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Accessory producer gets a way to make better bands for the Apple Watch

  • Author:Abby
  • Release on :2015-05-19

Reserve Strap’s illustration of how its powered watch band would interface with the now-uncovered port 

Apple has long been notorious for locking down its hardware and software in order to maximize its control over its devices. In the case of the Apple Watch, it first appeared as though interfacing with the device would require a Bluetooth transmitter to communicate or a magnetic inductor to power it. However, some accessory makers may be able to use a hidden 6-pin diagnostic port to power the device.

Reserve Strap, an accessory maker from the US, has demonstrated a method of using that hidden port to directly power the device. While the port is apparently used as a way to perform diagnostics or to load software onto the Watch in the factory, it can also be used to power the device—and this is where the accessory maker has found a use for the port. While a magnetic inducting power module can be installed in an accessory band, it would make the watch bulkier. By using the hidden port, a watch strap can be used without adding bulk.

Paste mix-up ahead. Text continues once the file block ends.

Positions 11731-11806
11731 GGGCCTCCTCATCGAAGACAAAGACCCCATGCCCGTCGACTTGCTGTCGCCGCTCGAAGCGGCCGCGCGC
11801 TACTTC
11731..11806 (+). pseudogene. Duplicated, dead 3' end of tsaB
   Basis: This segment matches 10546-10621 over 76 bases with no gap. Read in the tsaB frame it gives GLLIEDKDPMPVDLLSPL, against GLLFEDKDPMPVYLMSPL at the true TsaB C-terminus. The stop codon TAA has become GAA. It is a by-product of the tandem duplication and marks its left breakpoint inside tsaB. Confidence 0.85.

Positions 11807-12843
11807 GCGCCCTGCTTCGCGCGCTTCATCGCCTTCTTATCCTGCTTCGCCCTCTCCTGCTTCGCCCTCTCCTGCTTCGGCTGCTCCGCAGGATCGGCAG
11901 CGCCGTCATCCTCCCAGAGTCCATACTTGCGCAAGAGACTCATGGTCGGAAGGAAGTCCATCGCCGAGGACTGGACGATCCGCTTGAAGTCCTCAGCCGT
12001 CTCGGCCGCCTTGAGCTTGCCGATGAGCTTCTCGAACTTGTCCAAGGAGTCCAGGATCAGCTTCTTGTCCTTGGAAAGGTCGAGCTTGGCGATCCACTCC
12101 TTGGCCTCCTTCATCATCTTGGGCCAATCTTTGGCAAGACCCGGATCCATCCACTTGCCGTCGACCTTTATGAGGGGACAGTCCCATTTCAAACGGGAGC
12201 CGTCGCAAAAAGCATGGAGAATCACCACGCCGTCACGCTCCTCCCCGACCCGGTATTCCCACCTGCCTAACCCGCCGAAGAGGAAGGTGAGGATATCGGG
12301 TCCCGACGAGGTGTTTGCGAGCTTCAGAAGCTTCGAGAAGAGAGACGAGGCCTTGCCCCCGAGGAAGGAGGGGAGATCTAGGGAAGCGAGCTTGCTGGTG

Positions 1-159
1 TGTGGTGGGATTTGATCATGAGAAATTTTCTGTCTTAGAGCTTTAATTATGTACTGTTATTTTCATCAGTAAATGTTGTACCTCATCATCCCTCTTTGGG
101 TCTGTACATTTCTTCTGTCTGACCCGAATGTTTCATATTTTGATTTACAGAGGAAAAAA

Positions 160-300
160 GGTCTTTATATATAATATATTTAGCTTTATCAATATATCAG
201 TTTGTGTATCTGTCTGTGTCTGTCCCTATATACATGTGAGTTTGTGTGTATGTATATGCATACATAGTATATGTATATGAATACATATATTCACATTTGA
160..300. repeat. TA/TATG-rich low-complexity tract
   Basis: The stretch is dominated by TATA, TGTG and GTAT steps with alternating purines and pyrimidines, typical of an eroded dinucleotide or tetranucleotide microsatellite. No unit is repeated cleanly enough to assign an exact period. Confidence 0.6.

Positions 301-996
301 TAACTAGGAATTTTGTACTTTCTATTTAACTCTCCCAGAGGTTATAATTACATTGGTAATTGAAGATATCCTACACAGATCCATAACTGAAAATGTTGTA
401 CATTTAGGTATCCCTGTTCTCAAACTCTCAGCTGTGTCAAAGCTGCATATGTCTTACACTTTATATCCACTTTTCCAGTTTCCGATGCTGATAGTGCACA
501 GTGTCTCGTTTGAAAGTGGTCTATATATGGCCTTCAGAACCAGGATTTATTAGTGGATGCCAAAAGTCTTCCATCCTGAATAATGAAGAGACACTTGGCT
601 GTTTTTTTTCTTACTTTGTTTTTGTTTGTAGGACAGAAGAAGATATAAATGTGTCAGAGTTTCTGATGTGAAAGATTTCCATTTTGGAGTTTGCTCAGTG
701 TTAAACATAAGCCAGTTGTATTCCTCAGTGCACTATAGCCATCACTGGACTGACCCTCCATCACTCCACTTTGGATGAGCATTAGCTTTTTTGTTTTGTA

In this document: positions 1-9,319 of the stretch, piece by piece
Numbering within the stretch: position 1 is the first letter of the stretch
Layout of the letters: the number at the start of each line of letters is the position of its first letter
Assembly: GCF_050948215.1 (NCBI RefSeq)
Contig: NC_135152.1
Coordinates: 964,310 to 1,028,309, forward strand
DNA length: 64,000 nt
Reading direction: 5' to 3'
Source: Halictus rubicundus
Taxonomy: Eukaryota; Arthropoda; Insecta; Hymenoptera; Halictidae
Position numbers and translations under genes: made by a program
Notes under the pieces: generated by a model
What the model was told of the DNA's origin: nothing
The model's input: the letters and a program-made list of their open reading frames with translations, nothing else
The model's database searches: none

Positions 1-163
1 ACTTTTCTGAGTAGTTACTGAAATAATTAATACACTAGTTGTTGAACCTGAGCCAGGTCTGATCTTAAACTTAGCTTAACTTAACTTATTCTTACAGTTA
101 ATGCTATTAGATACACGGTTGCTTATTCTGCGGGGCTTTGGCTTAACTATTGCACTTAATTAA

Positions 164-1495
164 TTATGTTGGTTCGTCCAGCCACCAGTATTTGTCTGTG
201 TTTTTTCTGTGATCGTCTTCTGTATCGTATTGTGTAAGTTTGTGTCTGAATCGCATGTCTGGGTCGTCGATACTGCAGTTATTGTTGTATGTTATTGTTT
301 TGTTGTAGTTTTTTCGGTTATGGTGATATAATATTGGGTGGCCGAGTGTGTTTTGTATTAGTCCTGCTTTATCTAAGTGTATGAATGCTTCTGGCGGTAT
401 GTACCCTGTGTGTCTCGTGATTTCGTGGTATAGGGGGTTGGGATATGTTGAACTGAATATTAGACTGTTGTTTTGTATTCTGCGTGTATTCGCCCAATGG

On the one hand, this appears to be great news for accessory makers wanting to get in on the Apple Watch bonanza as accessories would be more integral to the Watch. On the other hand, makers and buyers will have to be careful when making accessories that use the port. Apple has a history of disabling interfaces and software that run afoul of perceived or real interference with how its devices work. Nevertheless, it will be tempting for other accessory makers to use the newly uncovered port in order to make more aesthetically pleasing powered watch bands and other accessories.